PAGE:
• 19. Give students feedback as quickly as possible.• Return tests and papers promptly, and reward success immediately.• Be specific in your feedback – tell them why it was good or how to improveReward success.• Research consistently indicates that students are more affected by positive feedback and success.• Recognize sincere efforts even if the product is less than stellar.• If a students performance is weak, let the student know that you believe he or she can improve and succeed over time. p. 197
  • 20. Share examples• Share the ideas, knowledge, and accomplishments of individual students• Make available copies of the best papers and essay exams from previous semesters.• Provide class time for students to read papers or assignments submitted by classmates. Have them peer review.• Honor a student’s experience or work by inviting them to be a “guest speaker” in your current course. p. 197
  • 21. • Give students time to complete the reading assignments. – Try to pique their curiosity about the reading: "This article is one of my favorites, and Ill be interested to see what you think about it• Assign study questions. – To provide extra incentive for students, tell them you will base exam questions on the study questions. p. 199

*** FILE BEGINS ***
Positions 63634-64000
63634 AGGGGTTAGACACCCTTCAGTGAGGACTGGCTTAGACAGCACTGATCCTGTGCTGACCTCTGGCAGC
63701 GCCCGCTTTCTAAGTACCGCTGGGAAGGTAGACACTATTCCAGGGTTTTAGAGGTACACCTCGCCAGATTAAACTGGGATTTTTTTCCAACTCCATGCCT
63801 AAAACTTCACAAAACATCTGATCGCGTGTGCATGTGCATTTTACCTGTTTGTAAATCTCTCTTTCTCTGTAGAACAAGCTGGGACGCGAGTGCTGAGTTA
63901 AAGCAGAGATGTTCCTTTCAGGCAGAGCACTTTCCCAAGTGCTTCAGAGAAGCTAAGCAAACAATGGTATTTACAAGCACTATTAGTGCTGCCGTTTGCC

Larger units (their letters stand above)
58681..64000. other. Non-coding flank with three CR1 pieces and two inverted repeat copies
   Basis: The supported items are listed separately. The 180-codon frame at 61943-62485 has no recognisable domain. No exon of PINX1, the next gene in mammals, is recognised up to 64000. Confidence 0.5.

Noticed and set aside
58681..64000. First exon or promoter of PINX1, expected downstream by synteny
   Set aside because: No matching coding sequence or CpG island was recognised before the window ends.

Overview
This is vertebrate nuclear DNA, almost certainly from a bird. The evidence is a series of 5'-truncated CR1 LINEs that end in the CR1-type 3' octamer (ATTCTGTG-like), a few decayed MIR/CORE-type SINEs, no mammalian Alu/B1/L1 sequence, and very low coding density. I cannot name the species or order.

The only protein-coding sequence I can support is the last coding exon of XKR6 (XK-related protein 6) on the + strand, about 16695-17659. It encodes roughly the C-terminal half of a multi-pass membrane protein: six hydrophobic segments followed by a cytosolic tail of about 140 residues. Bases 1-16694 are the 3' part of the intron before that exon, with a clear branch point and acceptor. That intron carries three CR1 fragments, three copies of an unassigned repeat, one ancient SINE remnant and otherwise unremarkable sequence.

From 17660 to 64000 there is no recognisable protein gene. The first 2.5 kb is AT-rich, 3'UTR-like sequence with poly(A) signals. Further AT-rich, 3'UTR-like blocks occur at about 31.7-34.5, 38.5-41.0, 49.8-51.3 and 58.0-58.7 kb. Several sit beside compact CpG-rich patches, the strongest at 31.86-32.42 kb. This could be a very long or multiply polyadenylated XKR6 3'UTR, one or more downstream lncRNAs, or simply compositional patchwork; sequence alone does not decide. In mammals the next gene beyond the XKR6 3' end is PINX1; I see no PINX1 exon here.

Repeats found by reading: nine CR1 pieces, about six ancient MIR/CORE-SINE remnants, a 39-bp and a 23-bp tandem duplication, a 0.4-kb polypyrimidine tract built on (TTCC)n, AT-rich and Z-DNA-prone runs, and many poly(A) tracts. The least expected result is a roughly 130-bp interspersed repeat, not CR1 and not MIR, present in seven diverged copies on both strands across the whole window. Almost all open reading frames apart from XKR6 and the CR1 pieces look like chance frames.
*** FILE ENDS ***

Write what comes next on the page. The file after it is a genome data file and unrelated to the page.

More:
• 22. Invite students to turn in brief notes on thedays reading that they can then use duringexams. – You review them, initial them, and return them to students at the time of the exam. Those who submitted them have the extra help.• Challenge students to synthesize the reading – Have them write just one sentence – Or, an alternative - give them a word limit, then cut it in half. Then half it again. And again! (40 words, then 20 words, then 10, then 5…) p. 199
  • 23. Ask nonthreatening questions about thereading. – "Can you give me one or two items from the chapter that seem important?" – "What section of the reading do you think we should review?" – "What item in the reading surprised you?" – "What topics in the chapter can you apply to your own experience
  • 24. ReferenceDavis, B. G. (1993) Tools for Teaching. SanFrancisco, CA: Jossey Bass.